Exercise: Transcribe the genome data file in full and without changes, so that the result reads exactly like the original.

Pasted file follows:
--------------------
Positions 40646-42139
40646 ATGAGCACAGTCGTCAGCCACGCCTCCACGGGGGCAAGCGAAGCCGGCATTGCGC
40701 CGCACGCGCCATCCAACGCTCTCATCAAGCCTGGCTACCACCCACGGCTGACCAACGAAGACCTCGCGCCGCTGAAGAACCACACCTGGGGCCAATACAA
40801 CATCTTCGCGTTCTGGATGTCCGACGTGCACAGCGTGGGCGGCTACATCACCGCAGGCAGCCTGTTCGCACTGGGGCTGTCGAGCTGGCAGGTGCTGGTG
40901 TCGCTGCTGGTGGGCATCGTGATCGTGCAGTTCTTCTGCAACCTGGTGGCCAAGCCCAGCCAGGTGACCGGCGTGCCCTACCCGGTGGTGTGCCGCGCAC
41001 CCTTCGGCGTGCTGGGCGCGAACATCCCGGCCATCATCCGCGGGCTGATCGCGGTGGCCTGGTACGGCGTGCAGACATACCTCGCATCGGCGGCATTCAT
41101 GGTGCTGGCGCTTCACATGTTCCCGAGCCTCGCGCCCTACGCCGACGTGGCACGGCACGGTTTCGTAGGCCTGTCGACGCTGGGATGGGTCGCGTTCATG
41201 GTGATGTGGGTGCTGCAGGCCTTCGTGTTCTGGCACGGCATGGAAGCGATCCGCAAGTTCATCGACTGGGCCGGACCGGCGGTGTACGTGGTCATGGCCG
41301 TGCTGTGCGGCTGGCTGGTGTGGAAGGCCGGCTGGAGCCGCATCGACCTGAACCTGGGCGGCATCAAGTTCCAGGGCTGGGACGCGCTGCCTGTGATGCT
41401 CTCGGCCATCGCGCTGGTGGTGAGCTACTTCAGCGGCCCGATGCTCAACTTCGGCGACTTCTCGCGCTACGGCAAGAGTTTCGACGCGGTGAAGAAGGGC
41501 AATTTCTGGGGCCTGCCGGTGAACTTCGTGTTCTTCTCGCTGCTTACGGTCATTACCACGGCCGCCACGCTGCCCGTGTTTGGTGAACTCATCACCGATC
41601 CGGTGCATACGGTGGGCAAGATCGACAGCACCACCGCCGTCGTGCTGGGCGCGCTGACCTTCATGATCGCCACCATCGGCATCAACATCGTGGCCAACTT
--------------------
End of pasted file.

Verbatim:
Positions 40646-42139
40646 ATGAGCACAGTCGTCAGCCACGCCTCCACGGGGGCAAGCGAAGCCGGCATTGCGC
40701 CGCACGCGCCATCCAACGCTCTCATCAAGCCTGGCTACCACCCACGGCTGACCAACGAAGACCTCGCGCCGCTGAAGAACCACACCTGGGGCCAATACAA
40801 CATCTTCGCGTTCTGGATGTCCGACGTGCACAGCGTGGGCGGCTACATCACCGCAGGCAGCCTGTTCGCACTGGGGCTGTCGAGCTGGCAGGTGCTGGTG
40901 TCGCTGCTGGTGGGCATCGTGATCGTGCAGTTCTTCTGCAACCTGGTGGCCAAGCCCAGCCAGGTGACCGGCGTGCCCTACCCGGTGGTGTGCCGCGCAC
41001 CCTTCGGCGTGCTGGGCGCGAACATCCCGGCCATCATCCGCGGGCTGATCGCGGTGGCCTGGTACGGCGTGCAGACATACCTCGCATCGGCGGCATTCAT
41101 GGTGCTGGCGCTTCACATGTTCCCGAGCCTCGCGCCCTACGCCGACGTGGCACGGCACGGTTTCGTAGGCCTGTCGACGCTGGGATGGGTCGCGTTCATG
41201 GTGATGTGGGTGCTGCAGGCCTTCGTGTTCTGGCACGGCATGGAAGCGATCCGCAAGTTCATCGACTGGGCCGGACCGGCGGTGTACGTGGTCATGGCCG
41301 TGCTGTGCGGCTGGCTGGTGTGGAAGGCCGGCTGGAGCCGCATCGACCTGAACCTGGGCGGCATCAAGTTCCAGGGCTGGGACGCGCTGCCTGTGATGCT
41401 CTCGGCCATCGCGCTGGTGGTGAGCTACTTCAGCGGCCCGATGCTCAACTTCGGCGACTTCTCGCGCTACGGCAAGAGTTTCGACGCGGTGAAGAAGGGC
41501 AATTTCTGGGGCCTGCCGGTGAACTTCGTGTTCTTCTCGCTGCTTACGGTCATTACCACGGCCGCCACGCTGCCCGTGTTTGGTGAACTCATCACCGATC
41601 CGGTGCATACGGTGGGCAAGATCGACAGCACCACCGCCGTCGTGCTGGGCGCGCTGACCTTCATGATCGCCACCATCGGCATCAACATCGTGGCCAACTT